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Full Circle

Day 176: Calama

Michael Palin - Full CircleAfter being owned and run by the American Anaconda Mining Company for most of its life, the mine was nationalized by President Allende in 1971 and is now run by the Chileans. They have kindly, many would say foolishly, allowed me to count down their weekly controlled explosion. In the operations cabin high above the amphitheatre of heavily-mined terraces I sit surrounded by football posters and pin-ups, aware that any flinching in my Spanish could jeopardize days of preparatory work. And I have to count backwards. I lean into the microphone. 'Cinco... Quatro... Tres... Dos... Uno... Fuego!'

Before any sound reaches me, I see black plumes squirt out of the ground, almost a mile away, and several acres of hard grey rock buck and rear up in slow motion before crashing back onto the ground in fragments. These then tumble down the hill until obscured by a swelling cloud of dust that columns into the sky and obscures the fading sunlight. I'm glad they didn't tell me before the countdown that the total cost of preparing an explosion of this size is about six hundred thousand dollars.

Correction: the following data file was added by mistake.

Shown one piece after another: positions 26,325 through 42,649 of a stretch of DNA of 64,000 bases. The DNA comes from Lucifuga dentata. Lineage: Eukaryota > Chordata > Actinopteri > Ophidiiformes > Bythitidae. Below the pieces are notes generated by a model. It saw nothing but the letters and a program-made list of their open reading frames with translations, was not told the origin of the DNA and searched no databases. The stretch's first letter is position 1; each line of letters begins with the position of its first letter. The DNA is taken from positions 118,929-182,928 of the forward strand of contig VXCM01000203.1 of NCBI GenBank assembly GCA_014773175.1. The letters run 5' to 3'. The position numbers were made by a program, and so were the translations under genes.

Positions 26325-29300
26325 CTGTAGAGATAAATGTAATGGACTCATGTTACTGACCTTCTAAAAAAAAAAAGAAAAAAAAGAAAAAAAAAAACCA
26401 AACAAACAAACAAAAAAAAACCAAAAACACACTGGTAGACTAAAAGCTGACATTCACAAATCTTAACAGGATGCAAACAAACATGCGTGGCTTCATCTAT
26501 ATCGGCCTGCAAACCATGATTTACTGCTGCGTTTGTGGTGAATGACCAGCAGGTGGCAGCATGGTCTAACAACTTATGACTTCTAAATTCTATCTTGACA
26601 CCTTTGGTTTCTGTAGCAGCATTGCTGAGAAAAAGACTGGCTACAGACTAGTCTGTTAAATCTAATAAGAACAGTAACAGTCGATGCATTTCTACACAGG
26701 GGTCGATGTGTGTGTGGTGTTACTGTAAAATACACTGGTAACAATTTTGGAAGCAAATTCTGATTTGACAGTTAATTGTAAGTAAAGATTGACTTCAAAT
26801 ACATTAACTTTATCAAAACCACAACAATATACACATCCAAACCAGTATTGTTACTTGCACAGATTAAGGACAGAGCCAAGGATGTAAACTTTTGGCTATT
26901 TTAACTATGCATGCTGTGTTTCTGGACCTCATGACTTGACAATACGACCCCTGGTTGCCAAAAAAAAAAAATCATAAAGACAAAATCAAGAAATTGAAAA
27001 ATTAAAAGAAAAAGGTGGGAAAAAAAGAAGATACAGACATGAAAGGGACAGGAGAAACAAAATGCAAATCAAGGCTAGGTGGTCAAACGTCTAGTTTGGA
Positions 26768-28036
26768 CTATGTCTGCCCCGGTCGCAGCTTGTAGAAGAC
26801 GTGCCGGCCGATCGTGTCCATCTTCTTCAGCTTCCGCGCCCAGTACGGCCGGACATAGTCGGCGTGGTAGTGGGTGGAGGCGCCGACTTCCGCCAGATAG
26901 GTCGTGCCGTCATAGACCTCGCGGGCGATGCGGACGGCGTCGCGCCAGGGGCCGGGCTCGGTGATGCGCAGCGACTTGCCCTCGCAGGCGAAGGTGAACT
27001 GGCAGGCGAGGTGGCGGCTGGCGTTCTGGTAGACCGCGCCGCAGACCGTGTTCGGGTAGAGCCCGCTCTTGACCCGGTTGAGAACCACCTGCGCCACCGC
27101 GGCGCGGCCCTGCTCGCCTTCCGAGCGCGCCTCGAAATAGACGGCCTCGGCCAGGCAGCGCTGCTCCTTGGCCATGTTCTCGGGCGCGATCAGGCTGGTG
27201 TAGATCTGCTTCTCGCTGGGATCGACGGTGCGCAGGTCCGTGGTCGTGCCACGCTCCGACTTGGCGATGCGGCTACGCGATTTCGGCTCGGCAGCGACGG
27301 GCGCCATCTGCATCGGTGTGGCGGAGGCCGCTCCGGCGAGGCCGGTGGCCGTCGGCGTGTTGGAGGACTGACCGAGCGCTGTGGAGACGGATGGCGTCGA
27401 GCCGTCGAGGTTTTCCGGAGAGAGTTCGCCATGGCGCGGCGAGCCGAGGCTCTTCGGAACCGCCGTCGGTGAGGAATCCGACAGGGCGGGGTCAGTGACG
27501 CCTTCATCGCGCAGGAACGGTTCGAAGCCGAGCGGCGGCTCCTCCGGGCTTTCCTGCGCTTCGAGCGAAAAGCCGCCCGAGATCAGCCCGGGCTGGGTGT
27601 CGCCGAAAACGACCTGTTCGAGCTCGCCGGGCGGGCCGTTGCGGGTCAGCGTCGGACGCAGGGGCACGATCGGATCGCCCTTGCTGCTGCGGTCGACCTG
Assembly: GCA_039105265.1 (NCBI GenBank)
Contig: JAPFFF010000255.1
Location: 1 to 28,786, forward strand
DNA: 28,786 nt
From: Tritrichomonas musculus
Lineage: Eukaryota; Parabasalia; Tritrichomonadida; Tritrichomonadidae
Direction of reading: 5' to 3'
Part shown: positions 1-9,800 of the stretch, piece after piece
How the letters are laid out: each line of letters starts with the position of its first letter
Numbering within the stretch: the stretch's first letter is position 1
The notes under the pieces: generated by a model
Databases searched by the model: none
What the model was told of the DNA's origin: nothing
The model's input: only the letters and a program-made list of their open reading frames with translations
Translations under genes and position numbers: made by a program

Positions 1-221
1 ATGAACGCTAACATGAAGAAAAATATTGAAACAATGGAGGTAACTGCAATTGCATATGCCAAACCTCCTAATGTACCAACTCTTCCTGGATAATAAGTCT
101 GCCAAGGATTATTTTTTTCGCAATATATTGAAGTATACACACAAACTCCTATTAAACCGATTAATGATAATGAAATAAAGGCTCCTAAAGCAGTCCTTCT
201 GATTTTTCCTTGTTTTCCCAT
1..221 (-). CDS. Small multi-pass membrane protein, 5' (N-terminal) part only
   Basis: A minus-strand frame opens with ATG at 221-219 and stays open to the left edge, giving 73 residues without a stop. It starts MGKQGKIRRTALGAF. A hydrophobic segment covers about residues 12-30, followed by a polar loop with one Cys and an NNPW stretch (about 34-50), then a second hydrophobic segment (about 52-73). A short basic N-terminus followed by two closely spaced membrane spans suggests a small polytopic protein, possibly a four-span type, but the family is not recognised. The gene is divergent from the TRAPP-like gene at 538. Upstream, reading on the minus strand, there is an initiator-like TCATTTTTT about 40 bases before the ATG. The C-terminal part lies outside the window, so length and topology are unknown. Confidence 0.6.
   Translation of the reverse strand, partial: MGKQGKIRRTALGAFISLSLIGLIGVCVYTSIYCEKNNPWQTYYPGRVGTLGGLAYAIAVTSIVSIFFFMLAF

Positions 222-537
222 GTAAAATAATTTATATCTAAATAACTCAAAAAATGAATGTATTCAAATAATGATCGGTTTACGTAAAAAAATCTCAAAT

Despite the running costs of this enormously wasteful operation, world demand for copper is so high that the Chuquicamata mine made a billion dollars profit on last year's production. By order of the Chilean government ten per cent of this goes straight to the military.

It may be a blot on the strikingly beautiful landscape of the Atacama Desert, but in two years' time it will not be the only one. A new mine is due to open nearby, jointly financed by companies from Britain and two Pacific Rim countries - Australia and Japan.

It will be even bigger than Chuquicamata.
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  • Series: Full Circle
  • Day: 176
  • Country/sea: Chile
  • Place: Calama
  • Book page no: 234

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